When the House Intelligence Committee launched its impeachment inquiry last fall, Minority Leader Kevin McCarthyKevin Owen McCarthyJustice says it will recommend Trump veto FISA bill McCarthy urges Democrats to pull surveillance bill The Hill's Morning Report - Presented by Facebook - Major space launch today; Trump feuds with Twitter MORE (R-Calif.) needed an attack dog who was good on TV and could aggressively defend Trump. He temporarily shifted Jordan to the Intelligence panel.  

And this month, Trump named both Jordan and Meadows to his House impeachment team, which has been strategizing with the president’s legal team and defending Trump in the media each day of the Senate trial.

“Jordan has done a good job. I think he’s earned it, but let’s see who else is interested,” said a second member of the Steering Committee.

Others who have been floated for the top Judiciary post include Rep. John RatcliffeJohn Lee RatcliffeGerman lawmaker, US ambassador to Germany trade jabs The Hill's Morning Report - Presented by Facebook - Americans debate life under COVID-19 risks The Memo: Trump agenda rolls on amid pandemic MORE (R-Texas), a former federal prosecutor whom Trump had considered for attorney general; Rep. Mike JohnsonJames (Mike) Michael JohnsonFBI director stuck in the middle with 'Obamagate' Put entrepreneurs, workers and flexibility in next stimulus package FBI director in 'hot seat' as GOP demands reforms MORE, the chairman of the conservative Republican Study Committee who is a close ally of fellow Louisiana Republican, Minority Whip Steve ScaliseStephen (Steve) Joseph ScaliseThe Hill's Morning Report - Presented by Facebook - Major space launch today; Trump feuds with Twitter House leaders take vote-counting operations online House Republicans to file lawsuit to halt proxy voting MORE; and retiring Rep. Martha RobyMartha Dubina RobyThe 14 other key races to watch on Super Tuesday Collins Senate bid sets off game of musical chairs for GOP Global health is the last bastion of bipartisan foreign policy MORE (R-Ala.).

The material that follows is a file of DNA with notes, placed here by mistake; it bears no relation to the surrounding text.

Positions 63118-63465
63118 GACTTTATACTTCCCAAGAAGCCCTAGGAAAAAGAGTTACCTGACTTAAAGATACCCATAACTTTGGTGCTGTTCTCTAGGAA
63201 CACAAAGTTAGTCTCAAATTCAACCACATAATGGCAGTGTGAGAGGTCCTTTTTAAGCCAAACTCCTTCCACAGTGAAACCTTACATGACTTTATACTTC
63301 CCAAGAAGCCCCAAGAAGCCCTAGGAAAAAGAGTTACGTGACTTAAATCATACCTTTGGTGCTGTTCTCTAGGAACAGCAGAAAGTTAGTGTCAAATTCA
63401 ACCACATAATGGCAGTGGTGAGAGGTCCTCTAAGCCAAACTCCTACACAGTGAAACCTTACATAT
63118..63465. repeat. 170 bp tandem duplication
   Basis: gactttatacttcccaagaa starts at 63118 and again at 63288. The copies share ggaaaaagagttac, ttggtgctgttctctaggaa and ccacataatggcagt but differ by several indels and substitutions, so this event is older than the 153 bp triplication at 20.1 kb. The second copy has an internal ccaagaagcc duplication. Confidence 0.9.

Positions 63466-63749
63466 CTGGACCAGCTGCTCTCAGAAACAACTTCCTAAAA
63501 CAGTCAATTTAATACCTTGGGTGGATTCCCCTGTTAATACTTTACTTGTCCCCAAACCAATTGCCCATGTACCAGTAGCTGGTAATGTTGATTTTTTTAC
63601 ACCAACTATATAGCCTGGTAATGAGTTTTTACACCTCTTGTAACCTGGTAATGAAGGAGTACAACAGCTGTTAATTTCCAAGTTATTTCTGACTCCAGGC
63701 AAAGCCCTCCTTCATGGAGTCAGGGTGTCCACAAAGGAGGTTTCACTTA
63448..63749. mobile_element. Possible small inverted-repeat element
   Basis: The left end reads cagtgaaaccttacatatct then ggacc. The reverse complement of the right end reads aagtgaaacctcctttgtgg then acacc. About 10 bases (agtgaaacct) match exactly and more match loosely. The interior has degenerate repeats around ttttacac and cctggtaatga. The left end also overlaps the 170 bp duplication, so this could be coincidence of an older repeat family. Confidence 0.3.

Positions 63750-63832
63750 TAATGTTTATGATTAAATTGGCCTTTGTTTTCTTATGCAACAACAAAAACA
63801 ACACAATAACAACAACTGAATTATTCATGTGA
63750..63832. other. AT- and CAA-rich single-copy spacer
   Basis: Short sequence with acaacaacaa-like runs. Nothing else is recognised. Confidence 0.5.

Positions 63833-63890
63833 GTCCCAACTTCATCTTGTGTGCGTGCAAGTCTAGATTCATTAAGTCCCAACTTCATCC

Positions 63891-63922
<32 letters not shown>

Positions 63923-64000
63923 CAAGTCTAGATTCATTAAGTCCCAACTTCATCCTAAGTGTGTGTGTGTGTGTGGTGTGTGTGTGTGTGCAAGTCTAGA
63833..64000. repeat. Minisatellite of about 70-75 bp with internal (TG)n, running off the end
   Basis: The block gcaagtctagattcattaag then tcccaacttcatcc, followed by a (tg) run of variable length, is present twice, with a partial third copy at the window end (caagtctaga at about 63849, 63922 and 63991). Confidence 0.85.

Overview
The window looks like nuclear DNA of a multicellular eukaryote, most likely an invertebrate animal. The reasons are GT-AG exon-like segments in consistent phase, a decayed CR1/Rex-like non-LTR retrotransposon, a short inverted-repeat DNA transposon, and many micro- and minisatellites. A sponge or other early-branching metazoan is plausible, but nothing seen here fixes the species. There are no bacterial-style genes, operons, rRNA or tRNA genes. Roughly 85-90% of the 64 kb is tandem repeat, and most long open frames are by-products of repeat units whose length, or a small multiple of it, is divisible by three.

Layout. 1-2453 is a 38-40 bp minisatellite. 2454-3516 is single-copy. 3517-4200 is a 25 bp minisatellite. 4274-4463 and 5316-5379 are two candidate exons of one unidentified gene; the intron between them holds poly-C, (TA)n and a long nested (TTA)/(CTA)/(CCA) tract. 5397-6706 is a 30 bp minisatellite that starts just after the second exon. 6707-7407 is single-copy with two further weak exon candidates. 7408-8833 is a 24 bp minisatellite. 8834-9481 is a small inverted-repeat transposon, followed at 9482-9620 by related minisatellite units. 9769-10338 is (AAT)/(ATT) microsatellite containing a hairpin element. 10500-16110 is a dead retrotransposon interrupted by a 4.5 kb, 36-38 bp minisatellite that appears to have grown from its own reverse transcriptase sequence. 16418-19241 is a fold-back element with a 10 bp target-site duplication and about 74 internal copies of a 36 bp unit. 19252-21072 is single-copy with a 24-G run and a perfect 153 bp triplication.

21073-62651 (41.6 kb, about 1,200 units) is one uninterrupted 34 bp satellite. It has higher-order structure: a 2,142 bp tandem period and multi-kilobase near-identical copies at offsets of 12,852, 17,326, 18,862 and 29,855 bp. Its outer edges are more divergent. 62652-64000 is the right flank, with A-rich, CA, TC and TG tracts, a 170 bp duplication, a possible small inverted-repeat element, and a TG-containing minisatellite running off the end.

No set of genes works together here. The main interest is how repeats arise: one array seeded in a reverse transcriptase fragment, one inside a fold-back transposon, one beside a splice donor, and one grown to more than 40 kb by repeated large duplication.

But Roby told The Hill on Wednesday night she’s focused on her appropriations work in her final year of Congress and is not interested in the top Judiciary job. 

“A transition will happen in the near term,” one GOP lawmaker told The Hill. “Ratcliffe and Jordan appear to be the two horses in the race.”

The Steering Committee, which is composed of top GOP leaders and regional representatives, is expected to interview candidates and vote to recommend a replacement for Collins in the coming weeks.

By backing Jordan for the Judiciary role, several GOP sources said, McCarthy would be aligning himself with a one-time political rival and a key conservative voting bloc that he’ll need to secure the Speaker’s gavel in the event Republicans take back the majority.

After the 2018 midterms, Jordan unsuccessfully challenged McCarthy for minority leader. And Jordan’s Freedom Caucus has traditionally been a frequent thorn in leadership’s side, forcing the resignation of then-Speaker John BoehnerJohn Andrew BoehnerBottom line Pelosi, Trump slide further into the muck The partisan divide on crisis aid MORE (R-Ohio) in 2015 and blocking McCarthy from succeeding him.

One possible curveball: Collins could try to seek a waiver to remain in his Judiciary post, though he hasn’t decided to do so. The waiver would have to be approved by the Steering Committee.

“I have not filed for one — I didn't know you had to file,” Collins told reporters on Wednesday. “Those are questions that we've been talking about before, and, you know — look those will be handled very soon.”